A Guide to Wine Making Kits

For any wine enthusiast, wine making kits are a must-try. Making your own wine from a kit is less costly and less labor-intensive than making it using the traditional method involving crushed grapes, presses, and destemming machines. Using a wine making kit also allows you to make and sample a wider variety of wines that may not always be available at the closest vineyard. A quality wine making kit comes with simple-to-follow recipes and pre-measured ingredients. There are four main types of wine making kits on the market: fully concentrated grape juice, partially concentrated grape juice, pure juice, and combination juice and concentrate.

Fully Concentrated Kits

These kits come with pure grape juice that has had a certain percentage of its water extracted through a vacuum process. The degree of concentration can range from 30% to 70% of the water, though close to 70% is not always recommended because this can make getting a good wine flavor more difficult. Depending on your wine recipe, adding additional sugar is also sometimes required. This information on concentration levels is included with the kit instructions, along with guidelines as to how much water should be added to the grape concentrate during the wine making process.

Partially Concentrated Kits

These wine making kits follow the same basic structure as fully concentrated; they simply have a lower percentage (less than 20%) of the water extracted. There is less need to add water back in, and some wine makers report that partially concentrated kits yield a wine with a purer flavor.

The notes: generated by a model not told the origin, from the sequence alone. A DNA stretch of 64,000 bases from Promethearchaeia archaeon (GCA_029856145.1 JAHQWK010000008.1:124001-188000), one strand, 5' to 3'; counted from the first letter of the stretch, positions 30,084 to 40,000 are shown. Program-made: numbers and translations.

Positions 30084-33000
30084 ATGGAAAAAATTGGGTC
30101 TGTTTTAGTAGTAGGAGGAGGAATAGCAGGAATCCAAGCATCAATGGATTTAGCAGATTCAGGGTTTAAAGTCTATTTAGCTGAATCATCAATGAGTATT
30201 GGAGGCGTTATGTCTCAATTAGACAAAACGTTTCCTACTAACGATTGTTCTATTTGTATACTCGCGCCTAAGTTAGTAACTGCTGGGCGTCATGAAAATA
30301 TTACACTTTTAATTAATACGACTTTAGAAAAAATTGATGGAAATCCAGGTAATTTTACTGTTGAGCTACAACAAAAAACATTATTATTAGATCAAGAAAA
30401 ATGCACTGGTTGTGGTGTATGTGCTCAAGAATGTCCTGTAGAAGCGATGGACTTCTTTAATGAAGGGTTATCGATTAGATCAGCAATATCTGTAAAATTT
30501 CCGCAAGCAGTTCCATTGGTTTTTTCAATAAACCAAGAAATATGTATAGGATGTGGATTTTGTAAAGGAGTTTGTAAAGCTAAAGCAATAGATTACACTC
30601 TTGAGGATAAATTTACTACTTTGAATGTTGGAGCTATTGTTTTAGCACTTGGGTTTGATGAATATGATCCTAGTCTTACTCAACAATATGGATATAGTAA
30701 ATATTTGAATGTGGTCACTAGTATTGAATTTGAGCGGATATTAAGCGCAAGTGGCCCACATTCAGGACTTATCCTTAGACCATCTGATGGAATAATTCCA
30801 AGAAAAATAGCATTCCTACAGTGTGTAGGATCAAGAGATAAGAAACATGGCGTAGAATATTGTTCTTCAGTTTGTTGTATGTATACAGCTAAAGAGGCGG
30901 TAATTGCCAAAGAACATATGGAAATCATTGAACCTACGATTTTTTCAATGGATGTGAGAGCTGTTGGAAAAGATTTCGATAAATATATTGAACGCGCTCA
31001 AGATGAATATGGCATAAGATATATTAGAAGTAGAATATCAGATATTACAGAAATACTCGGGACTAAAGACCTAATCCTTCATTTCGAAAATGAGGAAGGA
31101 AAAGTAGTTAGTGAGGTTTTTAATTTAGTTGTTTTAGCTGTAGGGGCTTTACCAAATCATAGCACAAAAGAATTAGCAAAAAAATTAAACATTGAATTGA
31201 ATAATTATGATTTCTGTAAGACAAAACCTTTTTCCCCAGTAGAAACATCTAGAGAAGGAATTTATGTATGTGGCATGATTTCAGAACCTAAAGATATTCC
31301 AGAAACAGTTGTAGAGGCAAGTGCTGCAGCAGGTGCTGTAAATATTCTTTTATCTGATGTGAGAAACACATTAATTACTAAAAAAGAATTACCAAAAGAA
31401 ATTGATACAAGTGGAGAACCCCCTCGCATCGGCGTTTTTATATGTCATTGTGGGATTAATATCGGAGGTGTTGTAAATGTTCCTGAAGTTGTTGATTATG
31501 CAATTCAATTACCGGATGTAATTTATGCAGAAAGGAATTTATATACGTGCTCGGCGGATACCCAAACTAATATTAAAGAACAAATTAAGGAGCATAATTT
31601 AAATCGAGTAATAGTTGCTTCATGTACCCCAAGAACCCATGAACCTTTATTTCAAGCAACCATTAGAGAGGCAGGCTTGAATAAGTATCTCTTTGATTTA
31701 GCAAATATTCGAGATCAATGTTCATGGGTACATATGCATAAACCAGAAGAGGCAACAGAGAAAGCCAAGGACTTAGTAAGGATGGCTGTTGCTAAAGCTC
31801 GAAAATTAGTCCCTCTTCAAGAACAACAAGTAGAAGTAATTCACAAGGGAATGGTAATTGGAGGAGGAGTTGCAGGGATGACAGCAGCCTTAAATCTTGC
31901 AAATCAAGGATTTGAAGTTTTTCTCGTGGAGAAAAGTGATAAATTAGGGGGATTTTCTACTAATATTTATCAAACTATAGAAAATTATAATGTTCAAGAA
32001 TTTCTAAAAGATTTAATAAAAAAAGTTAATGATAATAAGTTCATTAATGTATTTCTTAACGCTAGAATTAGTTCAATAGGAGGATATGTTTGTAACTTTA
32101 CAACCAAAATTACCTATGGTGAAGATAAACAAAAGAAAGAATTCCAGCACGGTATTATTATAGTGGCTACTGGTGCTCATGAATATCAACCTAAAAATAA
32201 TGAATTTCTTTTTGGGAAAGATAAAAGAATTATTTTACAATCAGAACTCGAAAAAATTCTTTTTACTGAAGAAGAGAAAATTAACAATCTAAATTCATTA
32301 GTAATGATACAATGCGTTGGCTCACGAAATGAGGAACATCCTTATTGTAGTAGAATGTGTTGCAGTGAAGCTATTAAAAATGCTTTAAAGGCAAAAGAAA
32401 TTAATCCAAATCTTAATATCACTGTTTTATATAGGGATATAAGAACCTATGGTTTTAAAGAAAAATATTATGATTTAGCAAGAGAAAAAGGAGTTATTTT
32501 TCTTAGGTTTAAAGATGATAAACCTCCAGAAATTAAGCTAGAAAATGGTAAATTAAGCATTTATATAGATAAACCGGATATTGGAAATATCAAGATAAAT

Both fully and partially concentrated wine kits come with canned or packaged concentrate that can be stored for up to one year. However, it is recommended to use these wine kits as soon as possible for the best possible freshness. Wines made from these kits also have a shorter time frame when your wine is good to drink, but the result can be very true to flavor when made soon after purchase and according to all directions.

Pure Juice Kits

These wine making kits have grape juice with no water extracted. It comes in a vacuum-sealed package known as a bladder-pack and can be stored for as long as 3 years. When selecting one of these kits, it is important to look at the juice color because this is a good indicator of quality. Red juice should be deep blue-red, never brown. White juice should be pale gold. Wines made from pure juice kits have a time window for drinking that is later and longer than those from concentrates, and these kits are slightly more expensive.

Combination Juice and Concentrate

Wine making kits that come with both pure grape juice and grape juice concentrate are usually the ones that give the at-home wine maker the most money's worth. There is a wider variety of flavors and types; the same kit can come with different variations of whites and reds, each with a distinct flavor. Each of these also has a different time frame from distilling to drinking, which allows for better planning in terms of which wine you want to drink right away and which you want to store for a later date.